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 Post subject: ferrite beads on coax
PostPosted: Apr Mon 01, 2019 4:48 pm 
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Location: Bath, Maine 04530
What type and size and number ferrite beads would you use on the outside of a coax going to a dipole antenna to stop RF coming back into the shack? Using RG 8X. 80 through 10 meters. Thanks, Carl

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 Post subject: Re: ferrite beads on coax
PostPosted: Apr Mon 01, 2019 6:57 pm 
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Joined: Aug Thu 20, 2015 3:09 pm
Posts: 1262
Location: Albion, CA, USA, 95410
I prefer an at the feed point balun for choking coax fed dipoles but beads work as well. This page will get you something you like and Palomar makes great products.

https://palomar-engineers.com/antenna-p ... balun-kits

Jonathan


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 Post subject: Re: ferrite beads on coax
PostPosted: Apr Mon 01, 2019 7:54 pm 
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Joined: Jun Mon 22, 2015 6:21 pm
Posts: 395
Location: Bath, Maine 04530
madlabs wrote:
I prefer an at the feed point balun for choking coax fed dipoles but beads work as well. This page will get you something you like and Palomar makes great products.

https://palomar-engineers.com/antenna-p ... balun-kits

Jonathan

Thank you Jonathan. Just what I want to use. I am trying to keep the feed point of the dipole as lite as I can to reduce the sag. A coax wound choke balun would be much heavier. Carl

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 Post subject: Re: ferrite beads on coax
PostPosted: Apr Mon 01, 2019 8:30 pm 
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Joined: Aug Mon 09, 2010 2:57 am
Posts: 565
Location: York PA.
http://www.k9yc.com/2018Cookbook.pdf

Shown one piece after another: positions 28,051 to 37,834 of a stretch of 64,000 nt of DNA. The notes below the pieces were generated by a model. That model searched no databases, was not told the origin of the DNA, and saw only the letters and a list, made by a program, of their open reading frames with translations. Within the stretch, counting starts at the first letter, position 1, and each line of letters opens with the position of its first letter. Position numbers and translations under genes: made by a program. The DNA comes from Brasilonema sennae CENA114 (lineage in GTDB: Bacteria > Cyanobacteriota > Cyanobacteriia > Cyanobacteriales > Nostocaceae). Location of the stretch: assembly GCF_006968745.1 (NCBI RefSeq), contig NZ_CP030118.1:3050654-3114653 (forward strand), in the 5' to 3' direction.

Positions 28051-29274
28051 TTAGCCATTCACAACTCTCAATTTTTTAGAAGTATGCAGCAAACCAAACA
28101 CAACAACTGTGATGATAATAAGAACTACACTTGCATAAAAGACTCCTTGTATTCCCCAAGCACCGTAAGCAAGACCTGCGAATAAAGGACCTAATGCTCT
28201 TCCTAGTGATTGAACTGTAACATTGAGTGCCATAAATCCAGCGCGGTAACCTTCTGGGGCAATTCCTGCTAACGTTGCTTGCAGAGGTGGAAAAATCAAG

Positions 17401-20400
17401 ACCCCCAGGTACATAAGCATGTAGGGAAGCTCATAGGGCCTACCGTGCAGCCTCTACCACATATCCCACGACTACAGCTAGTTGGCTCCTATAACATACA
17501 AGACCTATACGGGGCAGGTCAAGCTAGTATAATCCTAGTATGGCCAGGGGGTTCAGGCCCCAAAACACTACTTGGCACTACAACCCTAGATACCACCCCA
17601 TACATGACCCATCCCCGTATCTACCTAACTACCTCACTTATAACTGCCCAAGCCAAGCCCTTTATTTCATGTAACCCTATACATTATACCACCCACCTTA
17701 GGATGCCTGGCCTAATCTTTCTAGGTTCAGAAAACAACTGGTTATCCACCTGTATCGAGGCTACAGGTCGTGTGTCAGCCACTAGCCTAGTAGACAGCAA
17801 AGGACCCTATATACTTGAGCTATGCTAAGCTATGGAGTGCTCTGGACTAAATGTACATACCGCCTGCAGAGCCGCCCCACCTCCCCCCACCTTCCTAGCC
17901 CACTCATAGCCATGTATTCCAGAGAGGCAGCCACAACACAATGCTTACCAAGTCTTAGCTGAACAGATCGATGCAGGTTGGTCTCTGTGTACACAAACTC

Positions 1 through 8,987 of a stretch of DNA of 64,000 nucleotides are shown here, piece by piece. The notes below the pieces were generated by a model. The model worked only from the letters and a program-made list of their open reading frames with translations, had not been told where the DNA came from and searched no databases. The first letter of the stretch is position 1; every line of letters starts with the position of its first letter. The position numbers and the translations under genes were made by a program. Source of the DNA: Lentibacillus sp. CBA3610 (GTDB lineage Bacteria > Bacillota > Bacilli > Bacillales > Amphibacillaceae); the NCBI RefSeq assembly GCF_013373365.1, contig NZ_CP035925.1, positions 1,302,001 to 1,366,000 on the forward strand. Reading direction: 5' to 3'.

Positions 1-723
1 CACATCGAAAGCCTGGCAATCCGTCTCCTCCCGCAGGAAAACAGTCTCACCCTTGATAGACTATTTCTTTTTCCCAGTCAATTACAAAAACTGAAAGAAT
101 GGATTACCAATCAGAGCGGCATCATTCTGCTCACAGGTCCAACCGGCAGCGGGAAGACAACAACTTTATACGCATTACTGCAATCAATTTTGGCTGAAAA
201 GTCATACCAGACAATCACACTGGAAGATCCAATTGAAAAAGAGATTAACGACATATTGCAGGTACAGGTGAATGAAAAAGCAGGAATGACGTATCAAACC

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 Post subject: Re: ferrite beads on coax
PostPosted: Apr Mon 01, 2019 8:34 pm 
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Joined: Aug Thu 20, 2015 3:09 pm
Posts: 1262
Location: Albion, CA, USA, 95410
Glad they had what you needed. Have fun and maybe I'll meet you on the air someday.

73,

JOnathan


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 Post subject: Re: ferrite beads on coax
PostPosted: Apr Tue 02, 2019 12:16 am 
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Joined: Jun Mon 22, 2015 6:21 pm
Posts: 395
Location: Bath, Maine 04530
k3msb wrote:
http://www.k9yc.com/2018Cookbook.pdf

Mark, They did a LOT of testing. Thanks, Carl

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 Post subject: Re: ferrite beads on coax
PostPosted: Apr Tue 02, 2019 2:55 am 
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Joined: Nov Mon 02, 2009 7:01 am
Posts: 3848
Location: Lincoln City, OR 97367
Greetings to the Forum:

I had a popular balun for this purpose made by Unadilla (W2AU). I was not impressed with the weather sealing, and I was VERY not impressed by the fact that there was insufficient ferrite in the core to enable the thing to work on 80 meters. it fell apart in the middle of the band and refused to pass much energy below 3700 KHz or so.